Newspaper article International Herald Tribune

Conde Nast Traveler on a Voyage ; Magazine Embarks on Reinvention, Assisted by a Crew of Achievers

Newspaper article International Herald Tribune

Conde Nast Traveler on a Voyage ; Magazine Embarks on Reinvention, Assisted by a Crew of Achievers

Article excerpt

The magazine is using a new campaign, "I am a Traveler" to signal its reinvention. The theme will be personified by achievers in fields like fashion, food, design and the arts.

A travel magazine is using a campaign to signal an embarkation on a trip of its own to a land that is becoming increasingly popular among print publications, Reinventionstan.

The campaign, for Conde Nast Traveler, part of the Conde Nast division of Advance Publications, carries the theme "I am a Traveler" with a subtheme, "Every Journey Begins Here." The theme will be personified by achievers in fields like fashion, food, design and the arts, offering confident assertions in this vein: "Travel sparks my imagination. I like to picture the world as a home -- London is the living room and Rio is the bedroom."

The campaign, which is being created internally, is part of a revamping of the Conde Nast Traveler brand that includes a changing of the guard atop the business and newsroom sides of the magazine. The budget for the campaign, in print and social media, is estimated at $1.5 million, which includes the value of the ad space in the magazine's own pages and the pages of Conde Nast siblings that include Architectural Digest, Bon Appetit, The New Yorker and Wired.

Conde Nast Traveler was introduced in 1987 as a self-proclaimed alternative to travel publications that played up fluff and fantasy at the expense of providing well-traveled, well-heeled readers with realistic information about potential destinations.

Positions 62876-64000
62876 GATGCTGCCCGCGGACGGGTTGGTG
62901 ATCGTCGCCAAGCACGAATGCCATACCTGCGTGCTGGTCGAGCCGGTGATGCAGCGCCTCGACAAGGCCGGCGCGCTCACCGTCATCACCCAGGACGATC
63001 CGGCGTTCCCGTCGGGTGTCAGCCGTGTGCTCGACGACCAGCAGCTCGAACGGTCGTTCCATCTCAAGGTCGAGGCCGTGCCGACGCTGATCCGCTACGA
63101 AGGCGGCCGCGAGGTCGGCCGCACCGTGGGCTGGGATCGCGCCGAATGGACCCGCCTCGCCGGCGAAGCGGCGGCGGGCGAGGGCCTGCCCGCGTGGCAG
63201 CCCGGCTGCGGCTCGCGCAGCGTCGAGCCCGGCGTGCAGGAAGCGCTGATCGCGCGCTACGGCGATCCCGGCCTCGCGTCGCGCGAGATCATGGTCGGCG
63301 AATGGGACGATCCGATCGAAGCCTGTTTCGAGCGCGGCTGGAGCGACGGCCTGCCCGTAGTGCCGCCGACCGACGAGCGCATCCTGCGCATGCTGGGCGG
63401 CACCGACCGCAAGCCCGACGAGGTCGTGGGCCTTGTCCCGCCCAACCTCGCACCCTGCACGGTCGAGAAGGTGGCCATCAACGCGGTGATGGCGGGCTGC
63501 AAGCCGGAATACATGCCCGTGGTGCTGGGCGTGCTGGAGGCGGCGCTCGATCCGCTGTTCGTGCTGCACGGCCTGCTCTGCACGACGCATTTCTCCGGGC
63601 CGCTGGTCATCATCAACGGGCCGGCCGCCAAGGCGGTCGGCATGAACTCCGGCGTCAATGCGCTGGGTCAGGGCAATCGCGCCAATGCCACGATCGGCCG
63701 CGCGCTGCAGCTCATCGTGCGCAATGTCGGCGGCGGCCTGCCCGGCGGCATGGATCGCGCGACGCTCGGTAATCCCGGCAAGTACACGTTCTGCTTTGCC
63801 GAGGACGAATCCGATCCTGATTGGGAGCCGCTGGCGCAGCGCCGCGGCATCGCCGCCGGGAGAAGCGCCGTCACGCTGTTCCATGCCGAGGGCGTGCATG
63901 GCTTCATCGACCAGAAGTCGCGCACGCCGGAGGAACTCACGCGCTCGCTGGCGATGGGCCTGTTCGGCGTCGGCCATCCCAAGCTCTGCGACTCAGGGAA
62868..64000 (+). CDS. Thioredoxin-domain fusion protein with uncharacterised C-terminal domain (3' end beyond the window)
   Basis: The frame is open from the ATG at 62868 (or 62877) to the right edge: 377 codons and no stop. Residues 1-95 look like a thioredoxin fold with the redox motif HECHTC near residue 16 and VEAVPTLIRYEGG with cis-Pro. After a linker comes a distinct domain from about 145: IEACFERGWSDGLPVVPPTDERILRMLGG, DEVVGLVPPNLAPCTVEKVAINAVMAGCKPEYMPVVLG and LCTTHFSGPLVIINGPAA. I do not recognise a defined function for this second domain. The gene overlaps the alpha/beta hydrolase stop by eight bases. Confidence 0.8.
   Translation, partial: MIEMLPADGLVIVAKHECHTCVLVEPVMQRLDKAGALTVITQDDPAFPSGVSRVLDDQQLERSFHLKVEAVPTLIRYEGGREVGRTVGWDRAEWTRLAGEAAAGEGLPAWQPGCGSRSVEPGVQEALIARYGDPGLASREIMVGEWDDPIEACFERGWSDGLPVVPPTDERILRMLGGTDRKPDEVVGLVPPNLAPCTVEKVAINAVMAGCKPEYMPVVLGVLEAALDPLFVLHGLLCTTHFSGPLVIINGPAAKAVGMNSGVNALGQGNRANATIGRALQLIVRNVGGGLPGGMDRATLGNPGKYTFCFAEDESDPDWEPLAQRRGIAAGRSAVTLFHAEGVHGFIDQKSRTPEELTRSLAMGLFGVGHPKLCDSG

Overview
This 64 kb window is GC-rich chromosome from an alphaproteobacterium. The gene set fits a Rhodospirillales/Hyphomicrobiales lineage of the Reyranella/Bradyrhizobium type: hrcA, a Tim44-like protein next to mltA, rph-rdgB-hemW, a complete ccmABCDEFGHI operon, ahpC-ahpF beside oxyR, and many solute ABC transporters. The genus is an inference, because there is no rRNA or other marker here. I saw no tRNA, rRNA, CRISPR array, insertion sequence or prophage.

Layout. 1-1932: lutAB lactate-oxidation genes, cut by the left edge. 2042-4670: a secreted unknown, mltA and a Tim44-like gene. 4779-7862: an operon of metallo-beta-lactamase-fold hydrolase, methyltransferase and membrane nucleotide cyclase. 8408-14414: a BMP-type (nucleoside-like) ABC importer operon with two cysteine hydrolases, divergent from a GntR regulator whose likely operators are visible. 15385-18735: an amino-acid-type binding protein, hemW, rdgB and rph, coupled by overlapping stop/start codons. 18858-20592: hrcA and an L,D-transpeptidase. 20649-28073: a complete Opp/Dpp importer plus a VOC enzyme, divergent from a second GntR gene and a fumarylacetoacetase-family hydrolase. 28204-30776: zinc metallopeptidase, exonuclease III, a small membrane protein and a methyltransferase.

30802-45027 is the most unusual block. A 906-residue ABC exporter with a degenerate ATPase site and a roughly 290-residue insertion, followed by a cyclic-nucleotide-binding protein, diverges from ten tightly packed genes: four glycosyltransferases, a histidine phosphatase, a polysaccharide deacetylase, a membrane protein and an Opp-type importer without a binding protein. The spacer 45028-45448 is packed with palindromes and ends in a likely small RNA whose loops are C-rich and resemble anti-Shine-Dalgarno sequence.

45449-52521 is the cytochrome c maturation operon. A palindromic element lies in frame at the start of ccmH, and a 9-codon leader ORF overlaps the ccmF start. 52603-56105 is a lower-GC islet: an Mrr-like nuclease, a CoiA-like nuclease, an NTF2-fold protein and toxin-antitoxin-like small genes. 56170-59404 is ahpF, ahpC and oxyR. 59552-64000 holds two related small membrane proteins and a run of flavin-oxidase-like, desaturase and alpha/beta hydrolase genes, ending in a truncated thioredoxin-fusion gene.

The approach was embodied by a theme, "Truth in Travel," which has continued to appear on the magazine's cover each month.

"Truth in Travel" remains "a valuable part of the brand," said William Wackermann, who in June left the top business-side post at Glamour, another Conde Nast magazine, to become executive vice president and publishing director at Conde Nast Traveler. The theme is, however, emblematic of what he called "the old model, when the travel expert was the editor of the magazine and there was one point of view, of the expert."

"Today, I don't think it's one viewpoint because there are so many experts, especially the travelers themselves," Mr. Wackermann said, many of them "tastemakers like designers, stylists, chefs" who look for ideas and advice online as well as in print.

"I think our job is to be a filter," he added. "That doesn't mean we abandon any of our heritage; we just expand our lens."

When asked whether the "Truth in Travel" philosophy would be retained as the magazine was made over, Mr. Wackermann deferred to Pilar Guzman, who was named last month as editor in chief. "As Pilar spends more time at the brand, she'll be discussing her vision of what the magazine should be," he said.

Audrey Siegel, president at TargetCast TCM in New York, part of the Maxxcom Global Media unit of MDC Partners, said she liked "the new positioning because it's smart, it's differentiating. …

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